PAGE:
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Jurgen Appelo calls himself a creative networker. But sometimes he's a writer, speaker, trainer, entrepreneur, illustrator, manager, blogger, reader, dreamer, leader, freethinker, or… Dutch guy. Since 2008 Jurgen writes a popular blog at www.noop.nl, covering the creative economy, agile management, and personal development. He is the author of the book Management 3.0, which describes the role of the manager in agile organizations. And he wrote the little book How to Change the World, which describes a supermodel for change management. Jurgen is CEO of the business network Happy Melly, and co-founder of the Agile Lean Europe network and the Stoos Network. He is also a speaker who is regularly invited to talk at business seminars and conferences around the world. After studying Software Engineering at the Delft University of Technology, and earning his Master’s degree in 1994, Jurgen Appelo has busied himself starting up and leading a variety of Dutch businesses, always in the position of team leader, manager, or executive. Jurgen has experience in leading a horde of 100 software developers, development managers, project managers, business consultants, service managers, and kangaroos, some of which he hired accidentally. Nowadays he works full-time managing the Happy Melly ecosystem, developing innovative courseware, books, and other types of original content. But sometimes Jurgen puts it all aside to spend time on his ever-growing collection of science fiction and fantasy literature, which he stacks in a self-designed book case. It is 4 meters high. Jurgen lives in Rotterdam (The Netherlands) -- and in Brussels (Belgium) -- with his partner Raoul. He has two kids, and an imaginary hamster called George. Jurgen has posted 145 posts at DZone. You can read more from them at their website. View Full User Profile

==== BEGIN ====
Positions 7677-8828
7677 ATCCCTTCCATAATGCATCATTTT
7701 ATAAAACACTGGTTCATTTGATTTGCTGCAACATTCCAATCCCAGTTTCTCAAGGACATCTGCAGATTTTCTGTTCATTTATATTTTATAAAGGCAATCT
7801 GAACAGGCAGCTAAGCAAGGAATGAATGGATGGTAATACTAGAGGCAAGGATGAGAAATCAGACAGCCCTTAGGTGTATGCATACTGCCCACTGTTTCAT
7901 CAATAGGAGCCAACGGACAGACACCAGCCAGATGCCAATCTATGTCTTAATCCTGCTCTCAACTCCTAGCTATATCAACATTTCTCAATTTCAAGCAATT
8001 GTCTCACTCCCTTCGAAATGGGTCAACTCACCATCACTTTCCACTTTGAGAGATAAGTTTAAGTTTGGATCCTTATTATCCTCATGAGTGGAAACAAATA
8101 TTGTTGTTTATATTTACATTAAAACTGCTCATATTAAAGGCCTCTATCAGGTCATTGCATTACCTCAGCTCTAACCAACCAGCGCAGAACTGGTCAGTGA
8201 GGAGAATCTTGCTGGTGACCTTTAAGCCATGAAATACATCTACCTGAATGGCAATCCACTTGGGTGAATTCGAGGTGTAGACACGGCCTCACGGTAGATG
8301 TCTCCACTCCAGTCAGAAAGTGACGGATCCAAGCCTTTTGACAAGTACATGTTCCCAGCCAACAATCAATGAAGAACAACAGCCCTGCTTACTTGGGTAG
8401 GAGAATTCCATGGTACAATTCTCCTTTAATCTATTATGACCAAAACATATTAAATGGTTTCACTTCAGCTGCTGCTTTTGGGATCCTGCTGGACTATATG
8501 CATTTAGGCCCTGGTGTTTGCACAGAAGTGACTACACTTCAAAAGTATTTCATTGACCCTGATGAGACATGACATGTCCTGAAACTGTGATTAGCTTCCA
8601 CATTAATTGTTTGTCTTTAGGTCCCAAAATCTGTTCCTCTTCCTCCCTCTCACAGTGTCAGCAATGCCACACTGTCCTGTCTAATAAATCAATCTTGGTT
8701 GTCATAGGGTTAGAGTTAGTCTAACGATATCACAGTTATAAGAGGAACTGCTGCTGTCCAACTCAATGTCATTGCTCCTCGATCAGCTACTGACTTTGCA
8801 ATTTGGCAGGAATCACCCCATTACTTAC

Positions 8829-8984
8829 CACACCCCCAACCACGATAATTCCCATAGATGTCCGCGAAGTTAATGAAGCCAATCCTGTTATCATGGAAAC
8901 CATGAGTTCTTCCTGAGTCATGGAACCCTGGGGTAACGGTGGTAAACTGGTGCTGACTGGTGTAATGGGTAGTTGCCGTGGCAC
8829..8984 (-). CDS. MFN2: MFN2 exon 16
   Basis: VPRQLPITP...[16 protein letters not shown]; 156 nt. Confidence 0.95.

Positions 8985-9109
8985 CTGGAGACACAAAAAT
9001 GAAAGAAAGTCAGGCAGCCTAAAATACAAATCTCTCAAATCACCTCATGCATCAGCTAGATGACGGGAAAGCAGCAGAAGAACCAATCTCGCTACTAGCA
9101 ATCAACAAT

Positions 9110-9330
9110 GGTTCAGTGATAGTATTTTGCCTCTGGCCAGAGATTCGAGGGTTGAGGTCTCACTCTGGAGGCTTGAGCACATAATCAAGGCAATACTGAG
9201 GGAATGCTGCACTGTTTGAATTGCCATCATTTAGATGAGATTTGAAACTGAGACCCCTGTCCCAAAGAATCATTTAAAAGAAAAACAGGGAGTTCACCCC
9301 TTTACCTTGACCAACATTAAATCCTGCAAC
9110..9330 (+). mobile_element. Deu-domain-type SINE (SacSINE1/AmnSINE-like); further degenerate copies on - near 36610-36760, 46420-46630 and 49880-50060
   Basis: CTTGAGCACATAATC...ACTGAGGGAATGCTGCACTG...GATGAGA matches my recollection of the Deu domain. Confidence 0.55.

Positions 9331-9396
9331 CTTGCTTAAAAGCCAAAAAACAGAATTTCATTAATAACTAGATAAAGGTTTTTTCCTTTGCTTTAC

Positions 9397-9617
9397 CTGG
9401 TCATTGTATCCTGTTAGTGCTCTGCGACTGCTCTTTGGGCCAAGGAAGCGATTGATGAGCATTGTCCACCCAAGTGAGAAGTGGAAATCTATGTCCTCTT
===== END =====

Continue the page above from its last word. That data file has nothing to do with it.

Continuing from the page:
Why I Won't Take Your Call

01.25.2013
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It seems not a day goes by without people asking me if they can call me over Skype or phone. I always politely decline.

Sorry, I don't do calls.

I prefer email, SMS, Twitter DM’s, LinkedIn or Facebook messages, and any other kind of asynchronous communication. Some people find this hard to understand. After all, “isn’t a phone call more efficient?”

Yes. But I aim for happiness, not efficiency.

Please allow me to explain.

I Need Flow, Not Interruptions

My main activities are writing, reading, speaking, training, socializing, and traveling. None of these activities are easily combined with making phone or Skype calls. In fact, calls are interruptions. They are a pain for a person like me who needs focus and flow to do his job. Keeping a phone as an ongoing distractor would be terrible for the quality of my work. It is my hope that people hire me because I am improving my skills as a writer and speaker, not as a conversationalist.

I Need Awareness, Not Stress

Of course, a call can be scheduled. But that means I will be committed to a time slot, and everything else must flow around it. But I cannot predict my engagement during a conference, the duration of dinner with organizers, socialization after a course, the delays while traveling, or the size of my jetlag. Basically, agreeing to time slots for calls means adding stress to my work day, and deterioration of my awareness. (And I already find it difficult enough to be aware of my surroundings!) When you interact with me face-to-face you have a right to get my full attention. I should not be worrying about other people’s calls.